Supporters of a bill to create a "parents' bill of rights" attend a rally outside the New Hampshire Statehouse on Tuesday, April 18, 2023, in Concord, N.H. The rally was held ahead of a public hearing on the bill in the House Education Committee. Credit: Holly Ramer / AP

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Last week, I testified in front of the Education and Cultural Affairs Committee of the Legislature on four bills that intend to introduce more transparency into Maine’s educational system, and empower parents to know more about their children’s education.

Interestingly enough, in the middle of my testimony a loud explosion was heard outside the Burton M. Cross Building, bringing my testimony to a halt for a few minutes. I and others thought it may be a car crash, but apparently, a lithium-ion battery in a cordless drill had failed and spontaneously combusted, causing an explosion, and then later a second one.

I’m not sure if that event taking place as I was speaking made what I was saying more memorable, or less memorable, but either way I think these bills and the notion of transparency in public education are important enough to talk about in this column.

Let’s start here: public schools are, by their very definition, public. That means they are meant to be universally accessible to all people in a community, and in the state. Because of that, they serve a wildly diverse population of people that have radically different sets of values, ethnic backgrounds, religions and life experiences.

For those who access public education, which is most of us, choice is not really part of the calculus. Parents do not typically “shop” for schools, seeking to find one that has a curriculum that matches the values, subjects and perspective that they want for their children. For those who send their children to public schools, they simply live in a community, and so they send that child to the school in their community.

That broad and very divergent population in our public schools means that what is taught, and how it is taught may end up being radically different than what many parents want for their children.

Were I given a choice, for instance, I would be very interested in sending my children to a school that uses the “classical education” model. These schools have a heavy focus on academics around art, literature, and language, with an emphasis on the foundational texts of western civilization. Students in these schools study literature and mathematics, history and the sciences, the fine arts, and even Latin.

In the end, as I told lawmakers, I want school to open my children’s mind to the wondrous language of mathematics, and the awesome power of scientific discovery. I want them to learn civics and citizenship, be exposed to history and gain an appreciation for great works of literature. What I don’t want are hyperpoliticized, socially manipulative lessons and material, or agenda-driven activist nonsense masquerading as education.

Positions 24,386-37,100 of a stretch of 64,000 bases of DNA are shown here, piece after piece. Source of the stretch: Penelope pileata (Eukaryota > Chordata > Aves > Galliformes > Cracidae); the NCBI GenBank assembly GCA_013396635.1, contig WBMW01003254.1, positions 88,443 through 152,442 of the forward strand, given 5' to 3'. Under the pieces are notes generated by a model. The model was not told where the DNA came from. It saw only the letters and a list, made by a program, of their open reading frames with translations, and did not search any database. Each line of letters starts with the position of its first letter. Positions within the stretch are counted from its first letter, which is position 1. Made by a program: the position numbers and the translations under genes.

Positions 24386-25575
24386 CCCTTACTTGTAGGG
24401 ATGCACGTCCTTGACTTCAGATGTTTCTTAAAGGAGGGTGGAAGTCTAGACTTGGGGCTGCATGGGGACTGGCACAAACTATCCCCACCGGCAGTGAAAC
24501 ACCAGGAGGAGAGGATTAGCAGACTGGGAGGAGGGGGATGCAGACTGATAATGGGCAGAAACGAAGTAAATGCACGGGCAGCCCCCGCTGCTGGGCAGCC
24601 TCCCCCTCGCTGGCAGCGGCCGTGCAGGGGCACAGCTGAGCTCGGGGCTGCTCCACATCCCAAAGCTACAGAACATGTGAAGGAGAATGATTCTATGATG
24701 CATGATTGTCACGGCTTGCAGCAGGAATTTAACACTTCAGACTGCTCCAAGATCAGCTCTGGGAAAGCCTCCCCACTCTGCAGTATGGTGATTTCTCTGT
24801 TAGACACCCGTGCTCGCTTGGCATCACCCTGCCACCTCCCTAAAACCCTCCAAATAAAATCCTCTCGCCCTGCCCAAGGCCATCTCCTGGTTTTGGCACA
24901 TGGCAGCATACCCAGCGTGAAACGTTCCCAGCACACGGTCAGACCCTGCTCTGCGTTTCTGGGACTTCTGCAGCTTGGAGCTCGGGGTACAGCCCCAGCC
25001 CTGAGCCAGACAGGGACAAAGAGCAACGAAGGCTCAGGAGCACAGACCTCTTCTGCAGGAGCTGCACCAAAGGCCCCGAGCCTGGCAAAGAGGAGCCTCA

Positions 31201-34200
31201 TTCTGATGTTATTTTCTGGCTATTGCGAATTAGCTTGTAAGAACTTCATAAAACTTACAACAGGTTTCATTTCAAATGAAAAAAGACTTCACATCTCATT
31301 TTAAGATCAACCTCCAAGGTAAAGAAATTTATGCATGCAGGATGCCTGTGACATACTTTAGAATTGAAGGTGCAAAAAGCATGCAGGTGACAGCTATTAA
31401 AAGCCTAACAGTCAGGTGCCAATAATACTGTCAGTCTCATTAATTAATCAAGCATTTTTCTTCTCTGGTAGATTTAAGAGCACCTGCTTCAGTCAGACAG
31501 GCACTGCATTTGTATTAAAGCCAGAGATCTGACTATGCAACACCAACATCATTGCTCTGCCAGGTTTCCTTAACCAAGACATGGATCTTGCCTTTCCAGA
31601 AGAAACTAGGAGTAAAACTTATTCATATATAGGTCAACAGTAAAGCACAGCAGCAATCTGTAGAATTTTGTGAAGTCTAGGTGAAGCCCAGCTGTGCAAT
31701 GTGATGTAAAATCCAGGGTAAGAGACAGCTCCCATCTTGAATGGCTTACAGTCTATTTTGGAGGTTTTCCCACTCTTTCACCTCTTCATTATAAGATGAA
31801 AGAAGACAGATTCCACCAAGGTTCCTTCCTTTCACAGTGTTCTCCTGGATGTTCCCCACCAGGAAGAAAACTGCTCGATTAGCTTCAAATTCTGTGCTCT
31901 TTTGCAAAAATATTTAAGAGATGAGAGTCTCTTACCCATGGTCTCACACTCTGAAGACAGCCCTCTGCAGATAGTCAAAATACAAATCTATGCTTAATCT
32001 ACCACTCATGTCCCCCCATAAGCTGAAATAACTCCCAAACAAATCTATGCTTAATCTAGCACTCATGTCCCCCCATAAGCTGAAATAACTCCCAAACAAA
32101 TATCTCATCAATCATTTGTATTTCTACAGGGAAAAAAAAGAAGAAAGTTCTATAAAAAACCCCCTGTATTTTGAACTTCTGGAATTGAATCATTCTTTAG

Unfortunately that is often what parents are forced to endure, simply because they are not afforded a choice and send their children to the local school. Worse, we don’t often know what’s actually being taught to our children, even if we are highly engaged parents.

This became abundantly clear to me during the COVID-19 pandemic when my wife and I, like all parents in the state, began to become more involved with our children’s schoolwork than we had typically been before. Suddenly I was listening to and helping to administer lessons, checking work, and listening in on class meetings. I came to learn just how much I did not know about my children’s educational life, and some of what I saw and heard was quite surprising to me.

Things as simple as reading lists in a high school AP English course became concerning to me. Absent were works of Homer, Plato, Charles Dickens, John Milton, or William Shakespeare and present were more than a dozen contemporary novels about politically charged social justice issues.

Learning about the absence of some of the great works of literature that I wanted my oldest son to read was critically important to me, and allowed me as a father to push him to independently read books he just wasn’t being asked to read otherwise.

That is the power of transparency, and why it is necessary in any kind of public institution that serves such a broad population. Publicly posting curriculum and learning materials, for instance, allows constructive engagement by parents with the schools regarding that curriculum, but also with their own children too.

Knowing what is (and is not) being taught should be a basic expectation of the public education system in Maine. Without more stringent transparency requirements, it becomes impossible for parents to hold educators and administrators accountable for the quality of the education their children are receiving, or judge whether or not the types of lessons they are receiving are promoting the type of education parents want for their children. Seeking that transparency should not be controversial at all.

Matthew Gagnon, Opinion columnist

Matthew Gagnon of Yarmouth is the chief executive officer of the Maine Policy Institute, a free market policy think tank based in Portland. A Hampden native, he previously served as a senior strategist...